Why children are waiting up to a year for occupational therapy

Children are waiting up to 12 months for critical developmental therapy because of a shortage of paediatric occupational therapists, clinic owners say.

The profession – which provides services such as physical therapy, handwriting support, behaviour management and social skills development – is struggling to cope with the increased demand generated by the National Disability Insurance Scheme.

Paediatric occupational therapists provide a range of services from physical therapy to behaviour management.Credit:iStock

“The NDIS is a wonderful thing, but at the same time it’s the biggest structural change for health service delivery,” said Aaron Jackson, owner of Child Sense in Annandale. “It will take a few years [for the industry] to adjust.”

A spokesperson for the Department of Social Services said about 90,000 full-time equivalent workers would be needed to deliver NDIS services by 2023 and about 11 per cent of those roles would be in allied health services, including paediatric occupational therapy.

Occupational therapy can benefit children with straightforward delays in coordination and fine motor skills through to those with more serious problems eligible for NDIS funding, such as physical disability or autism.

Mr Jackson said Child Sense had expanded significantly under NDIS. Almost half the families in his service had NDIS funding, up from 30 per cent six months ago, while the remainder were privately funded or subsidised by Medicare care plans or private insurance.

Mr Jackson said he was struggling to recruit and retain enough experienced therapists to meet the increased demand, resulting in long waiting lists and the risk of “disjointed therapy” if staff left the service.

Mr Jackson is already supervising several less experienced therapists in his own practice while providing external supervision services to three other clinics in the inner west.

Anita Volkert, the national manager for professional practice and development at Occupational Therapy Australia, said there was a shortage of occupational therapists across the board. But while sectors such as aged care have longstanding recruitment challenges, practitioners say it’s a new development in paediatrics.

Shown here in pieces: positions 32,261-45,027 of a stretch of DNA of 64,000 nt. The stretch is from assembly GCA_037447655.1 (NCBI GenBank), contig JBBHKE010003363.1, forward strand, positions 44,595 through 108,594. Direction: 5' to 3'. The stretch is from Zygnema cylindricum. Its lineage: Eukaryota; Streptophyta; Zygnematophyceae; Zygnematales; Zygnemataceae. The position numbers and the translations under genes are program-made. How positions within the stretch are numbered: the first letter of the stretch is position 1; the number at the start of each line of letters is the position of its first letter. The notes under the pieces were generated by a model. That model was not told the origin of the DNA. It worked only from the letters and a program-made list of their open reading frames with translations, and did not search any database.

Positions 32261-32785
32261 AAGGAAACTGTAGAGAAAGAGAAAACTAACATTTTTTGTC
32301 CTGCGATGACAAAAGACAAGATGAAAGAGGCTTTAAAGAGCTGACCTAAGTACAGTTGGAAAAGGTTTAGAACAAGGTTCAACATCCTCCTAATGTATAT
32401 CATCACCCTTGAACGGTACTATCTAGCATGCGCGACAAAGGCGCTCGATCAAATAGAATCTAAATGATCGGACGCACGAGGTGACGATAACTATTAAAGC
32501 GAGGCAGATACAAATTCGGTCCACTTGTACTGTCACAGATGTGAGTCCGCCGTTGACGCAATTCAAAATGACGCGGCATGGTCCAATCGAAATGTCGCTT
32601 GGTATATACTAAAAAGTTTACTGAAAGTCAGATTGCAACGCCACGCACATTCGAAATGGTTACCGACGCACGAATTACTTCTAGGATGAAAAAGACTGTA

Five years ago Emily Saunderson, the owner of Kickstart Kids Therapy in Randwick, could advertise a job and attract 20-30 applicants with a wide range of experience. Now she might only get five applicants and not all would be qualified.

Kickstart was able to meet demand for physiotherapy and speech therapy but families could be waiting for occupational therapy for six to 12 months. “It’s a long time and we don’t want it to be that way,” Ms Saunderson said.

At Child Sense, the waiting time for traditional occupational therapy services such as handwriting and coordination was three to six months, while it was twice that for complex problems requiring a senior therapist, such as behaviour management.

Sophie-Anna Barling, co-owner of Qualia Occupational Therapy in Hunters Hill and chairperson of a paediatric interest group under Occupational Therapy Australia, said new families would usually wait at least a term, a problem given the importance of early intervention.

Ms Barling said there was “definitely a shortage” but the NDIS was not the only cause.

“There’s been a massive increase in the understanding of the role of an occupational therapist particularly in paediatrics,” Ms Barling said. “A lot more kids are coming to services like ours and that’s resulting in waiting lists because there’s not the workforce to absorb that.”

The profession is growing. In March 2019 there were 22,199 registered occupational therapists across Australia, 38 per cent higher than five years earlier, according to figures from the Australian Health Practitioner Regulation Agency. In NSW, the numbers grew from 4551 to 6185 over the same time frame.

However, retention is a problem. AHPRA figures show more than 90 per cent of registered OTs are women and Ms Volkert said a lot of therapists dropped out or worked part time after having children. “It is also a highly person-centred profession, so people do burn out,” she said.

Source: Read Full Article